T.E.D. Stockings Help Treat Deep Vein Thrombosis
T.E.D. stands for ThromboEmbolic Disease. The stockings were invented to prevent it. Your doctor may have prescribed you T.E.D. stockings to help prevent several serious health risks. Deep vein thrombosis (DVT) is one such condition. A deep vein thrombosis is a blood clot (thrombus), which develops in a deep vein, usually in the leg. This condition can occur if the vein is damaged, or if the flow of blood slows down, or stops completely. DVT can cause pain in the leg, and can lead to complications if it breaks off and travels in the bloodstream to the lungs. Where does DVT Occur? There are two types of veins in the legs: deep and superficial. The deep veins pass through the center of the leg and are surrounded by muscles. DVTs are also present in the arm or pelvis, but they are less common than in the leg. How Does One Develop a DVT?
DVTs are common in individuals over 40, those who are extremely overweight, or those who have a history of developing a DVT in the past. In some cases, inherited conditions make the blood more likely to clot than usual, which increases the risk substantially. Other factors include:
- Prolonged bed rest or immobility
- A major injury or paralysis
- Surgery that involves the leg joints or pelvis
- Cancer and its treatments, which can cause the blood to clot more easily · Long-distance travel or prolonged immobility.
- Pregnancy and childbirth-related hormonal changes that make the blood clot more easily
- Hormone replacement therapy (HRT)
- Other circulation or heart problems
Problems Caused By DVT
If a DVT is developed below the knee, there is a great chance that it will cause no complications. However, it a clot forms above the knee, there is a higher risk that it will break away and travel up the vein to block a vessel in the lung. This is called a pulmonary embolism (PE). Depending on the size of the clot, it can be life threatening.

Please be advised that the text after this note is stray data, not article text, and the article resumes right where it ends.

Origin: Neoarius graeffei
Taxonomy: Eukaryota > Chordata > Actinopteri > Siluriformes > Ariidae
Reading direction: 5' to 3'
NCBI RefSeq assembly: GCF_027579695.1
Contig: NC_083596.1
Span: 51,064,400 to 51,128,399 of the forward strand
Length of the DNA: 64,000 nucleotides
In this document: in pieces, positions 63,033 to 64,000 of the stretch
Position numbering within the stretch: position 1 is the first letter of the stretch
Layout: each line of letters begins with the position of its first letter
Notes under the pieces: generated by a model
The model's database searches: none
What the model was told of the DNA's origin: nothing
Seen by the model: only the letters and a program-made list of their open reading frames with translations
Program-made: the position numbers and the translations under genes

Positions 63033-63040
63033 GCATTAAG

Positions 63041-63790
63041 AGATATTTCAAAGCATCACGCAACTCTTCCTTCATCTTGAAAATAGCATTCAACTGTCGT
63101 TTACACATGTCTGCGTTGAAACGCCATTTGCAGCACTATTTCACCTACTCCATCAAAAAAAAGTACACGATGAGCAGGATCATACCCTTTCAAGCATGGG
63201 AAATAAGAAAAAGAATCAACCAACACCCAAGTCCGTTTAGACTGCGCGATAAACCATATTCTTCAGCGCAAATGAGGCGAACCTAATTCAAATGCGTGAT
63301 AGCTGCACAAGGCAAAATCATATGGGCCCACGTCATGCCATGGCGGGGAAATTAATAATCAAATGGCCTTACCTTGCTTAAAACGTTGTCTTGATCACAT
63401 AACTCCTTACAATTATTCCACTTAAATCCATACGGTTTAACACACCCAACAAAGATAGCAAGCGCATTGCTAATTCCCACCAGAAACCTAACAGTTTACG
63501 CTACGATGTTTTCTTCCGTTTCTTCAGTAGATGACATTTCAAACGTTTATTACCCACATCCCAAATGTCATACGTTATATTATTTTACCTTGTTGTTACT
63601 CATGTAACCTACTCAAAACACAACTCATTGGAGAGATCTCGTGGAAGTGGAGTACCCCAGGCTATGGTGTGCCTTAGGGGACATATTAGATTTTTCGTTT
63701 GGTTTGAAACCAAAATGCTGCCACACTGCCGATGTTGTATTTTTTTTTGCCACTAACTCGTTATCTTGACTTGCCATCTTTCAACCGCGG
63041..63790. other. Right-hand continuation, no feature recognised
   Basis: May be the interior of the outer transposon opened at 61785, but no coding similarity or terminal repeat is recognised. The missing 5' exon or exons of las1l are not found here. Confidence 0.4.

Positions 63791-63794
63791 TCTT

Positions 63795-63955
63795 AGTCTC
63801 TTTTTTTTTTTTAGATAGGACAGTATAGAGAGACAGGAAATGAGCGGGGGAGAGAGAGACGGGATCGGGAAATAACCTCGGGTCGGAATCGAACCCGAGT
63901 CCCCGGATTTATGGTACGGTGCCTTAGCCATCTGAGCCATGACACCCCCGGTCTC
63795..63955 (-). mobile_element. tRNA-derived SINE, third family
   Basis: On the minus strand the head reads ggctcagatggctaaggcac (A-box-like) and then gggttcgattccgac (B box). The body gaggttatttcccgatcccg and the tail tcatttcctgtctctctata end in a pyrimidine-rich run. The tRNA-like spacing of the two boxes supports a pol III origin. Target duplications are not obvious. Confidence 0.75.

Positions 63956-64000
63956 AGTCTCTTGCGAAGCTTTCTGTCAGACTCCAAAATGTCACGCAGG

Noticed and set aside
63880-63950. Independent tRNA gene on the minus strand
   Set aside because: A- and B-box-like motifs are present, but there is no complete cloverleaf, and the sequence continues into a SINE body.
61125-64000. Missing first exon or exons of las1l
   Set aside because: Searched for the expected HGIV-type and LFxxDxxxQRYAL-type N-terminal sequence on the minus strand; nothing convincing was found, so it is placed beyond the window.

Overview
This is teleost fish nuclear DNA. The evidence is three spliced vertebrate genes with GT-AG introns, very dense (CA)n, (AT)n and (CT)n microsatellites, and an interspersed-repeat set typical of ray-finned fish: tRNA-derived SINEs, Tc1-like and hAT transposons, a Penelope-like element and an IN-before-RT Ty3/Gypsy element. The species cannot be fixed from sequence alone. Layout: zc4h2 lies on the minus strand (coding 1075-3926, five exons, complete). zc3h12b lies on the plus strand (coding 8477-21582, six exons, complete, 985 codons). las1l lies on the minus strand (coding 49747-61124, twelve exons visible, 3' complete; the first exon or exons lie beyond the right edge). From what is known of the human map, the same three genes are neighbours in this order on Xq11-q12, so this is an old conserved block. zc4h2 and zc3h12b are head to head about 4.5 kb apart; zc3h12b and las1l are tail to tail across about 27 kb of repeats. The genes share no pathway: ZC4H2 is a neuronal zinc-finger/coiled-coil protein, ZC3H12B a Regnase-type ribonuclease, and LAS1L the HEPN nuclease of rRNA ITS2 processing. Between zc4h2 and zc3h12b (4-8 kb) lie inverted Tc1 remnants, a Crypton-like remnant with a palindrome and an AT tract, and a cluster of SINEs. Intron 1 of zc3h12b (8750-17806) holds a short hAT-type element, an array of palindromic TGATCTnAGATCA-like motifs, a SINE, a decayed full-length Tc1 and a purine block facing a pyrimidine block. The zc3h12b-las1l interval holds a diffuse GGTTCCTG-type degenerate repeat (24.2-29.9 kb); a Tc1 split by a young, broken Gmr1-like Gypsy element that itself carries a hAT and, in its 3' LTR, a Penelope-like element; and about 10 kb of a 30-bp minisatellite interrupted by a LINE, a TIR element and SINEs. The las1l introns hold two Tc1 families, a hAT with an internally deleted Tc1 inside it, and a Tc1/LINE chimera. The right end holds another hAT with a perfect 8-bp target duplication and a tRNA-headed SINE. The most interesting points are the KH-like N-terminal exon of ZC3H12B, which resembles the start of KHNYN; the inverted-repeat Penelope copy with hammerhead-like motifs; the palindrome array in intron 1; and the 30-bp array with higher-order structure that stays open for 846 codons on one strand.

How Do T.E.D. Stockings Help In The Treatment of DVT?
T.E.D. stockings are long, tight fitting "socks" that keep mild pressure on the legs to prevent blood from clotting. They prevent blood from sitting idle in the legs, which can lead to clots. T.E.D. stockings should be worn during inactive times after surgery, on airplanes, or often if the patient has a history of poor circulation. How To Put On Your T.E.D. Stockings
1. Insert hand into Stocking as far as the heel pocket.
2. Grasp the center of the heel pocket and turn Stocking inside out to heel area.
3. Position the Stocking over the foot and heel, taking care to center the heel in the heel pocket.
4. Pull Stocking up and around the ankle and calf, working up the final position. For Knee Length, top of Stocking should be 1 to 2 inches below bottom of knee cap. For Thigh Length, the stitch change (change in fabric sheerness) should fall between 1 to 2 inches below the bend of the knee, and top band rests on the line at the bottom of the buttocks. Smooth out any excess material.